Google Ireland and Others (C-376/22): is the strict interpretation of national public policy exceptions to the benefit of EU regulation?

Blogpost 16/2024

On the 9th of November 2023, the Court of Justice issued a judgment concerning the interpretation of the derogation clause in Article 3 (4) of the Information Society Services Directive (also known as the e-commerce Directive). The case concerned an Austrian law that imposed obligations on communication platform services regarding illegal content (such as hate speech, harassment, and content related to terrorist and pornographic offences), even when the platform is established in another Member State.

Under the e-commerce Directive, the rules that apply to the service providers are the ones of the country of origin where they are established. Other Member States where the services are provided may not subject those services to their own national rules. However, as a derogation to this rule, Article 3 (4) provides for specific grounds under which Member States can still apply rules to the service providers, including grounds of public policy. The question hereby was whether the Austrian legislation could be considered to fall under Article 3 (4) of the Directive.

In its judgment, the Court refused to accept that such a law could fall under the derogation clause of the Directive, which cannot be used for general and abstract measures. Instead, the Court affirmed that the derogation clause could only be used to regulate services on a case-by-case basis.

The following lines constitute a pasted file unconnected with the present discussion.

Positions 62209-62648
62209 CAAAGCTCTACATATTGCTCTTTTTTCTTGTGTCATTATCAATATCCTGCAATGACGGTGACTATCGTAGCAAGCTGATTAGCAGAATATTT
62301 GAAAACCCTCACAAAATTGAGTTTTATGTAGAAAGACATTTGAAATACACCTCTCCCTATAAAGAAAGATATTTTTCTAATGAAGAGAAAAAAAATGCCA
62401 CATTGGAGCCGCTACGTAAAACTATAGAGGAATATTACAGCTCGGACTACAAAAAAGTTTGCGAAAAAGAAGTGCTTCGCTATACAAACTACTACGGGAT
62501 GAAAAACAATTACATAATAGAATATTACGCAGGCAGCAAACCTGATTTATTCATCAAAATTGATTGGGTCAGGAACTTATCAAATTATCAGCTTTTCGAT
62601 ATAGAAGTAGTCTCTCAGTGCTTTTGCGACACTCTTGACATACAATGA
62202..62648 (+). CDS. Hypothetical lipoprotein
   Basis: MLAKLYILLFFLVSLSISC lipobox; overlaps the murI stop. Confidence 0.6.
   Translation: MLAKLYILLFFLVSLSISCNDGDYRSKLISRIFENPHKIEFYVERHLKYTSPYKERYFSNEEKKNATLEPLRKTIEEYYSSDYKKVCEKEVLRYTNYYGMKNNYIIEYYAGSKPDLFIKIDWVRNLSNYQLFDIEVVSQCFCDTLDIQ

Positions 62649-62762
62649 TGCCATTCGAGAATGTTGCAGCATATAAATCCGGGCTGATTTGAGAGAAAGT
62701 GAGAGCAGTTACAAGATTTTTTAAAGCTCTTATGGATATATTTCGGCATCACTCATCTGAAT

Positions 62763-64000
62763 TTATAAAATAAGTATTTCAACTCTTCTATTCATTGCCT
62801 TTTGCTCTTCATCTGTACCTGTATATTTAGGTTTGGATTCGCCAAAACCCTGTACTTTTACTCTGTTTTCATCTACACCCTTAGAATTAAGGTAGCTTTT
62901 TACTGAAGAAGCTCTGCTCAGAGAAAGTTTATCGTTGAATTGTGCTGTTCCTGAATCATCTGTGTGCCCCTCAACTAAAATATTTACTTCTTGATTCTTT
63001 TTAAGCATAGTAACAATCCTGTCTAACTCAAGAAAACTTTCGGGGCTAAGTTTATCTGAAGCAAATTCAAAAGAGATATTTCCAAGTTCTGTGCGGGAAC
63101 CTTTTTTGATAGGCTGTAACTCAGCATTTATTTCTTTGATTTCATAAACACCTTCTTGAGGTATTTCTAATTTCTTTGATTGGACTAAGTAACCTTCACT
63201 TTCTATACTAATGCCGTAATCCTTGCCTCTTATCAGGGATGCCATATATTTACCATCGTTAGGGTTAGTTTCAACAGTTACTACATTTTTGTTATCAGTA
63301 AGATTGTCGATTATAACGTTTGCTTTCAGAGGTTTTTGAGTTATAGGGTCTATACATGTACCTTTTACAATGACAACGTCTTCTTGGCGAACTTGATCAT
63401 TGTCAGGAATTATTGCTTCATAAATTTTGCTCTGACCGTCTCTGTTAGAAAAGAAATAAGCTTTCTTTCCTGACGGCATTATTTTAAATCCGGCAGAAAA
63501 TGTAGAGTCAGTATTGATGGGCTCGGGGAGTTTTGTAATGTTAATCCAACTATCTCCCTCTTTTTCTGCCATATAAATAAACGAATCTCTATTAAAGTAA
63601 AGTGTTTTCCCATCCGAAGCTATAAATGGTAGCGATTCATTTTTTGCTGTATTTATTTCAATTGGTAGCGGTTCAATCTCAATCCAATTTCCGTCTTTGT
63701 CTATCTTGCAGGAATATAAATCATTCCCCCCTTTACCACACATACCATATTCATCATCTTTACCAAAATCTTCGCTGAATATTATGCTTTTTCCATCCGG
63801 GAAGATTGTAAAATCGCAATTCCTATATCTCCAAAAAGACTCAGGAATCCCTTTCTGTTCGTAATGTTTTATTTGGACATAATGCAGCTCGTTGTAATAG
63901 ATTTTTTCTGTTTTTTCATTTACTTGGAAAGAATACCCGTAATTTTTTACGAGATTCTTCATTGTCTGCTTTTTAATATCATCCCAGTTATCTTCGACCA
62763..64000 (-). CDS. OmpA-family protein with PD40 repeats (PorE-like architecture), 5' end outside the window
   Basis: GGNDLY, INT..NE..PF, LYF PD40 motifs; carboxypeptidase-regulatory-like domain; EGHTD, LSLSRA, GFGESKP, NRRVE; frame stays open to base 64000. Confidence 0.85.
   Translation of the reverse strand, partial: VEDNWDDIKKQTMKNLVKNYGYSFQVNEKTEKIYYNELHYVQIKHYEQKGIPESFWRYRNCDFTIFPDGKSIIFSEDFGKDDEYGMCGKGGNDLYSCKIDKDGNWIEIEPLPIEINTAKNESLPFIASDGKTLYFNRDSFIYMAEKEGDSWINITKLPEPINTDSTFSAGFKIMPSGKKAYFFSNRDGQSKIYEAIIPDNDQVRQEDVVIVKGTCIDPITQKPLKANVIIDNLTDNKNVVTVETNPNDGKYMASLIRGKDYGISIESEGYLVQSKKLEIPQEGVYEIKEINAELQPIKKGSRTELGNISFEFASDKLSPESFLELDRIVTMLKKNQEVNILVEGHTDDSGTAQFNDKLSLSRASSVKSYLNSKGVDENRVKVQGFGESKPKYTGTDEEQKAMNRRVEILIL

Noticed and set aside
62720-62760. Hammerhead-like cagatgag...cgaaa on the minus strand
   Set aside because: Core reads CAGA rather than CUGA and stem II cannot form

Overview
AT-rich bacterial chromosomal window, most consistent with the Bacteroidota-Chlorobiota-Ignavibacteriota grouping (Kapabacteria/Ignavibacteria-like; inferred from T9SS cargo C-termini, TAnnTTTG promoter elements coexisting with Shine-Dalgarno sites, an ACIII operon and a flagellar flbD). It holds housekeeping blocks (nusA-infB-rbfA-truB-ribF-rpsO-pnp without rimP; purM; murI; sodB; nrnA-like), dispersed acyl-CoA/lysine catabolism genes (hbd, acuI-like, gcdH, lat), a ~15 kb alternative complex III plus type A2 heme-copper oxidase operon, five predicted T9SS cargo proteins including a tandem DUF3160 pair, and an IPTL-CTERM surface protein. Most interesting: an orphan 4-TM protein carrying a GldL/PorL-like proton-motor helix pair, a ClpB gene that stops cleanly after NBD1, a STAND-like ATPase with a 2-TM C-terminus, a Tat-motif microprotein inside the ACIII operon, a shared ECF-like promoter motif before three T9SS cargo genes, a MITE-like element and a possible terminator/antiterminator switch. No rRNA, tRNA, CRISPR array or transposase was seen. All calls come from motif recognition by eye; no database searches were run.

Several commentaries on the case have already touched upon what this means from the point of view of the regulation of online content in the European Union (see, for instance, here and here). Indeed, this judgment is to be placed in a context where Austria is not the only Member State wanting to regulate online content and create obligations for platforms such as Google and Meta for reasons linked to public policy and illegal content. At the European Union level, the Digital Services Act also aims for such regulation.

This commentary aims to place the judgment and the debate it sparked in the broader picture of public policy exceptions to EU rules in internal market law. Indeed, even though public policy is barely mentioned in the judgment, it is on that precise ground that the Austrian legislation intended to impose obligations to service providers, as it concerns regulation of illegal content. From this point of view, the judgment is a classic example of strict interpretation of the public policy exception in EU law. Like for other public policy exceptions in freedom of movement law, the Court subjects the possibility to derogate from such EU rules to a condition of individual assessment. This, in turn, makes it impossible for States to issue public policy measures that derogate from internal market principles in a general and abstract manner.